Wellcome Trust joins ‘academic spring’ to open up science
April 11, 2012 | Source: The Guardian
One of the world’s largest funders of science the Wellcome Trust, the largest non-governmental funder of medical research after the Bill & Melinda Gates Foundation, is now behind a growing campaign to break the stranglehold of academic journals and allow all research papers to be shared online.
Nearly 9,000 researchers have already signed up to a boycott of journals that restrict free sharing as part of a campaign dubbed the “academic spring” by supporters due to its potential for revolutionising the spread of knowledge.
Sir Mark Walport, the director of Wellcome Trust, said that his organization is in the final stages of launching a high-caliber but free scientific journal called eLife that would compete directly with top-tier publications such as Nature and Science, seen by scientists as the premier locations for publishing.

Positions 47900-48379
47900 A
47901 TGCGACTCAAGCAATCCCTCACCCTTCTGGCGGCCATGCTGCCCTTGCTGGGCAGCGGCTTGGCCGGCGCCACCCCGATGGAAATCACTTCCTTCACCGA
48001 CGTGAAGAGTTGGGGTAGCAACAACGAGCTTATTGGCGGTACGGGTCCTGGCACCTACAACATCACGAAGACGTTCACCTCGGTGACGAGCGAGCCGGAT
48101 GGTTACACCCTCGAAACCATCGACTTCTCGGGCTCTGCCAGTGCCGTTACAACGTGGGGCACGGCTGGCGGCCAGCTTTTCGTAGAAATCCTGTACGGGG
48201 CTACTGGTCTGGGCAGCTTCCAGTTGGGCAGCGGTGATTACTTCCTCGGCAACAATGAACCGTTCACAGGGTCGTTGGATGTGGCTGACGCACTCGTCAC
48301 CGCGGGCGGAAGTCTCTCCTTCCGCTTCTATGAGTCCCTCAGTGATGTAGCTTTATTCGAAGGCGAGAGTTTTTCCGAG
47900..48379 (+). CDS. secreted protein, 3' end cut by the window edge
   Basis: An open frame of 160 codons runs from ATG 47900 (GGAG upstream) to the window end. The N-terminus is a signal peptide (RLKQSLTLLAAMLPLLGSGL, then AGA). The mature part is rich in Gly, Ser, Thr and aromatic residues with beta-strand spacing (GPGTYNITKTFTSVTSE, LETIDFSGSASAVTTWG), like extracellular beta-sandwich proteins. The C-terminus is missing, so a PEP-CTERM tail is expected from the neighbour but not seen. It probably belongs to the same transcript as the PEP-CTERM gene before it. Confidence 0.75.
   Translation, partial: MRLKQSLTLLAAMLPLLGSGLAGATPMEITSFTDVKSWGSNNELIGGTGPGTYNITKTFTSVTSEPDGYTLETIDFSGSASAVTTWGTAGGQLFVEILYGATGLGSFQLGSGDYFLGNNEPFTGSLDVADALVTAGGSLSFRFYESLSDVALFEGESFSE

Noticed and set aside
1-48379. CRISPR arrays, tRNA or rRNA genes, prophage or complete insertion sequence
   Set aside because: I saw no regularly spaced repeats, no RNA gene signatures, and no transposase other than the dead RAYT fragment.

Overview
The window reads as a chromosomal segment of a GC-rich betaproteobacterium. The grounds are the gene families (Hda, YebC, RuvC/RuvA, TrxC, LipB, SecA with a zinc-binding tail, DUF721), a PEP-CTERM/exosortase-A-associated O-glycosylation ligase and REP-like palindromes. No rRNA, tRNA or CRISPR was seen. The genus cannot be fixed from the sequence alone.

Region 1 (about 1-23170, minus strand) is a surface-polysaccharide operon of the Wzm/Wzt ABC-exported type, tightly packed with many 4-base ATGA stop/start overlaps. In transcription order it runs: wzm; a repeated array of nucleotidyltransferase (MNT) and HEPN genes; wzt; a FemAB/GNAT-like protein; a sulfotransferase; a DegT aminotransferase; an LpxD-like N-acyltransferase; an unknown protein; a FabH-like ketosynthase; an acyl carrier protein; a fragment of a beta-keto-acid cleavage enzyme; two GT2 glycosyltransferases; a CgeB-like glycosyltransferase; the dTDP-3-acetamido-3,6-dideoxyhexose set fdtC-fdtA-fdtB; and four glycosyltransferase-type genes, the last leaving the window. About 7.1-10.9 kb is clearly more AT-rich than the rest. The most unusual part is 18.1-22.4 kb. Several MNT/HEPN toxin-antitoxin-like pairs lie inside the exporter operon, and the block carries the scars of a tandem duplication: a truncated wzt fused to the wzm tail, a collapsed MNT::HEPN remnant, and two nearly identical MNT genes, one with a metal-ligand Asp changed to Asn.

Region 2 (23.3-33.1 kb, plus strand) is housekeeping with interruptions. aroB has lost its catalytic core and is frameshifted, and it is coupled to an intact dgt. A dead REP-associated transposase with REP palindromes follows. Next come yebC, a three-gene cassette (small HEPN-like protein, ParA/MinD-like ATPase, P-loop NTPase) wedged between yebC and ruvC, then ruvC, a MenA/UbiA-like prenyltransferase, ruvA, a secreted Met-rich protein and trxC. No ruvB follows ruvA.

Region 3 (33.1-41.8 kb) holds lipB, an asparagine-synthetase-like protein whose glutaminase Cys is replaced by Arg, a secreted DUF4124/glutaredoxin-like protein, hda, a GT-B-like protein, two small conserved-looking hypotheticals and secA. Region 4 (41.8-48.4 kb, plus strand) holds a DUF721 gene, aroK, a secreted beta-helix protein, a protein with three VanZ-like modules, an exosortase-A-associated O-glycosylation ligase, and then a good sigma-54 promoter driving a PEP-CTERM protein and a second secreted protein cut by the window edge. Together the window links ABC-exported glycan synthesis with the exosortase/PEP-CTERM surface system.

The majority of the world’s scientific research, estimated at around 1.5million new articles each year, is published in journals owned by a small number of large publishing companies including Elsevier, Springer and Wiley.
To force more scientists into submitting their work into open-access journals, Walport said the Wellcome Trust was considering sanctions for researchers and universities if Wellcome-funded research is not made freely available. One option under examination is to make grant renewals contingent on open access compliance, so that new money would be released only once a scientist’s previous Trust-supported work is fully accessible.
Another proposal is to require universities to confirm that papers produced with a Wellcome grant are accessible before the final installment of that grant is paid.